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Syria's War On Journalism


French photographer Remi Ochlik and American journalist Marie Colvin were killed by Syrian government shelling of the opposition stronghold of Homs on Wednesday Feb. 22, 2012.

The Syrian government is using violent means to block independent news coverage.

Reporters Without Borders, an international, France-based non-governmental organization that advocates freedom of the press and freedom of information, has listed the Syrian regime as a Predator of Freedom of the Press, and with good reason.

To quash reports of what is actually happening in Homs and Deraa, Aleppo, and even Damascus, the Syrian government has attempted to block independent news coverage by any means necessary.

They have denied entry to dozens of foreign journalists, and arrested, abducted, beaten, tortured and even killed journalists, photographers, and bloggers to prevent them from furnishing to the world proof that the Syrian military is slaughtering civilians.

Nonetheless, thanks to citizen journalists like Rami al-Sayed and his cousin Basil, the world got a first-hand view of what is really happening in Syria. They streamed live video of street protests of the bombardment of Homs. Both died as a result of their journalistic activities.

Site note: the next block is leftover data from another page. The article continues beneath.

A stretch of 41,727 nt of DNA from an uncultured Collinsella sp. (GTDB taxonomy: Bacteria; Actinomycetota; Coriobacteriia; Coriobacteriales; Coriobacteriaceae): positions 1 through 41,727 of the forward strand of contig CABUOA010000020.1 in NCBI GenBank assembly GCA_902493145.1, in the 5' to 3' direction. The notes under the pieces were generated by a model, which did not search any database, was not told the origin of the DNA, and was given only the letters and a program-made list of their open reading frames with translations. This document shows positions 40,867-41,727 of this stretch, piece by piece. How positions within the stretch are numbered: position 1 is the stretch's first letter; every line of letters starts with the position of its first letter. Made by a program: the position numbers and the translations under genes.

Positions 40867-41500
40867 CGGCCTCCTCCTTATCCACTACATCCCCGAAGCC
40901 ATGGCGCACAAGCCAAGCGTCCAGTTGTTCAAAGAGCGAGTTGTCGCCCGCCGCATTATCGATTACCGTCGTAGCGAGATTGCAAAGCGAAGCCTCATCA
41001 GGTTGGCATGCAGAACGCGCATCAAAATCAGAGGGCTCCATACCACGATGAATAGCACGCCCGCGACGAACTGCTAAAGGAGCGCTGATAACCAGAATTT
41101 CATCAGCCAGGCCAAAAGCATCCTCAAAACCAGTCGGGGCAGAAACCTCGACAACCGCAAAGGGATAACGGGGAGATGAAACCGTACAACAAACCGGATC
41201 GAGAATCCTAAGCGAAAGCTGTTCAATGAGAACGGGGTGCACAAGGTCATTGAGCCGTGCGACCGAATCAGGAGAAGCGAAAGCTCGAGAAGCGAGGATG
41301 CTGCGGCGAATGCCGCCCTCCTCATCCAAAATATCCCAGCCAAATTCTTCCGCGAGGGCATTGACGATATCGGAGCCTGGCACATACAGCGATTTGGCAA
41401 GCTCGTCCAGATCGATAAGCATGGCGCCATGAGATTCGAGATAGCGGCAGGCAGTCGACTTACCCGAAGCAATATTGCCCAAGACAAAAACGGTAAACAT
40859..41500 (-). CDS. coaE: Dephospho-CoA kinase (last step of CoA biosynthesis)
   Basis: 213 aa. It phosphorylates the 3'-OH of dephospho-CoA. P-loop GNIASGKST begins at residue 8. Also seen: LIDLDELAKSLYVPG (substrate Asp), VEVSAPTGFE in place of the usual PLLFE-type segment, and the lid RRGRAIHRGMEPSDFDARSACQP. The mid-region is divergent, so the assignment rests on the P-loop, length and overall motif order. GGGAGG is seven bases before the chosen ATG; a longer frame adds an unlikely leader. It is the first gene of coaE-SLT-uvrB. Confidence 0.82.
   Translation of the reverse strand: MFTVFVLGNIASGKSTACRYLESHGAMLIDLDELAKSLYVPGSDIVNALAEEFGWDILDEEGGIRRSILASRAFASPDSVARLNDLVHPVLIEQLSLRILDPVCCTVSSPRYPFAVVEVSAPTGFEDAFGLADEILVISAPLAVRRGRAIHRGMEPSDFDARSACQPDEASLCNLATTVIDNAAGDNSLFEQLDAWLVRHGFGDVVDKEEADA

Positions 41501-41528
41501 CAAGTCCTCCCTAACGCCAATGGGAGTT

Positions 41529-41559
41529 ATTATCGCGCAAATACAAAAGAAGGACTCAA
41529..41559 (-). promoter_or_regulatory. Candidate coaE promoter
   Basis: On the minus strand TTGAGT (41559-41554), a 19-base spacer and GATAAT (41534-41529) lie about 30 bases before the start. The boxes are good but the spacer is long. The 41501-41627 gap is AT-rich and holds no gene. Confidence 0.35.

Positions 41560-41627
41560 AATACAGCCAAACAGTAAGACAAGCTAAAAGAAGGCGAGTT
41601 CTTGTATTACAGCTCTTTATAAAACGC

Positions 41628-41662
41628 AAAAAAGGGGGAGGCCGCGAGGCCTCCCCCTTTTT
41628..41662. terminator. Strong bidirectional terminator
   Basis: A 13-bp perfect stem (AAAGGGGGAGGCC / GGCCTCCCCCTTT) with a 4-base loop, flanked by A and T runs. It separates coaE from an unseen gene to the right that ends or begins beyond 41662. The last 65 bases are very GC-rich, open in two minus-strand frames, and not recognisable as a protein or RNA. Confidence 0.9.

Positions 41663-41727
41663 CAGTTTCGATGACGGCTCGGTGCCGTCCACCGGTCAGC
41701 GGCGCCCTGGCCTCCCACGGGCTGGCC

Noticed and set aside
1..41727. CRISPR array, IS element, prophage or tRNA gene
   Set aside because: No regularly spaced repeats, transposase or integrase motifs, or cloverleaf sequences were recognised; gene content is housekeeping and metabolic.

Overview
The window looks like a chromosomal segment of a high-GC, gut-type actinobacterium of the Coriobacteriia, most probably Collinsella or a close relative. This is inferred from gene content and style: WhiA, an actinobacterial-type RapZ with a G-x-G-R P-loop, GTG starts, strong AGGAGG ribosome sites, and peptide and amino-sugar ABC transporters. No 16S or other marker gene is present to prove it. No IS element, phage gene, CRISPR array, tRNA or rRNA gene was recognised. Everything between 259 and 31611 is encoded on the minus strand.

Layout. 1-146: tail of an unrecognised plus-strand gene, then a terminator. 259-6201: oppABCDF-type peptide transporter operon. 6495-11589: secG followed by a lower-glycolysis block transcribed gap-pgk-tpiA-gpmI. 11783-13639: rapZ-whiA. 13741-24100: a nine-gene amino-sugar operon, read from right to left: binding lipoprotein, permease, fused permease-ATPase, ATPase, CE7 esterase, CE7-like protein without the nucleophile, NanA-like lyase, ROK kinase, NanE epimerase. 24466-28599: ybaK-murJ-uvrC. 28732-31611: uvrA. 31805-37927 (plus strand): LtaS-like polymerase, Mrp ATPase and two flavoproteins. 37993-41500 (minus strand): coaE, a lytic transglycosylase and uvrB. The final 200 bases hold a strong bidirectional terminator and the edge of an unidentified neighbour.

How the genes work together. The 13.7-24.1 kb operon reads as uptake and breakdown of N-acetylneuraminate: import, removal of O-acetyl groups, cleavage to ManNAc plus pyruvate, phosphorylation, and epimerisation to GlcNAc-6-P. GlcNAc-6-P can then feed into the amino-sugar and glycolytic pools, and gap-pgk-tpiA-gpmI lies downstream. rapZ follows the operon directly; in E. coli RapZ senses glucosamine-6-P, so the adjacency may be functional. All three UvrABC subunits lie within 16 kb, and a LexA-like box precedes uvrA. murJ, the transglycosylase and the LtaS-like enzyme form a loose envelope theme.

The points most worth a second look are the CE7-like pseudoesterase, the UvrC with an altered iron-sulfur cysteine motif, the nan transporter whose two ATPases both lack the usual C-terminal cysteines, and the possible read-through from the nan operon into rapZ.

On Thursday, February 23, State Department Deputy Spokesperson Mark Toner said, “We...extend our deepest condolences to their families and loved ones and...note that their sacrifice in chronicling the daily suffering of the people of Homs stands as a testament to journalism’s highest standards.”

French journalist Gilles Jacquier of the France 2 television station was killed in Homs on January 11. Veteran American reporter Marie Colvin and French free-lance photographer Remi Ochlik sneaked into Syria and, along with a number of other journalists, began to work out of a house that still had electricity and an internet connection in the Baba Amr district of Homs.

On February 22, Syrian artillery targeted that building, and during the intense bombardment that followed, both Colvin and Ochlik were killed. Three other journalists were injured.

U.N. Security Council resolution 1738 obliges states to ensure the safety of journalists in war zones, because journalists and media centers are neutral and cannot be targets. Nonetheless, the Syrian government is persisting in its bloody policy of censorship and suppression of information.

We condemn in the strongest possible terms the Syrian government’s use of detention and violence against journalists in order to maintain an information black-out. No amount of effort to stop information from leaking to the outside world will keep the press silent.


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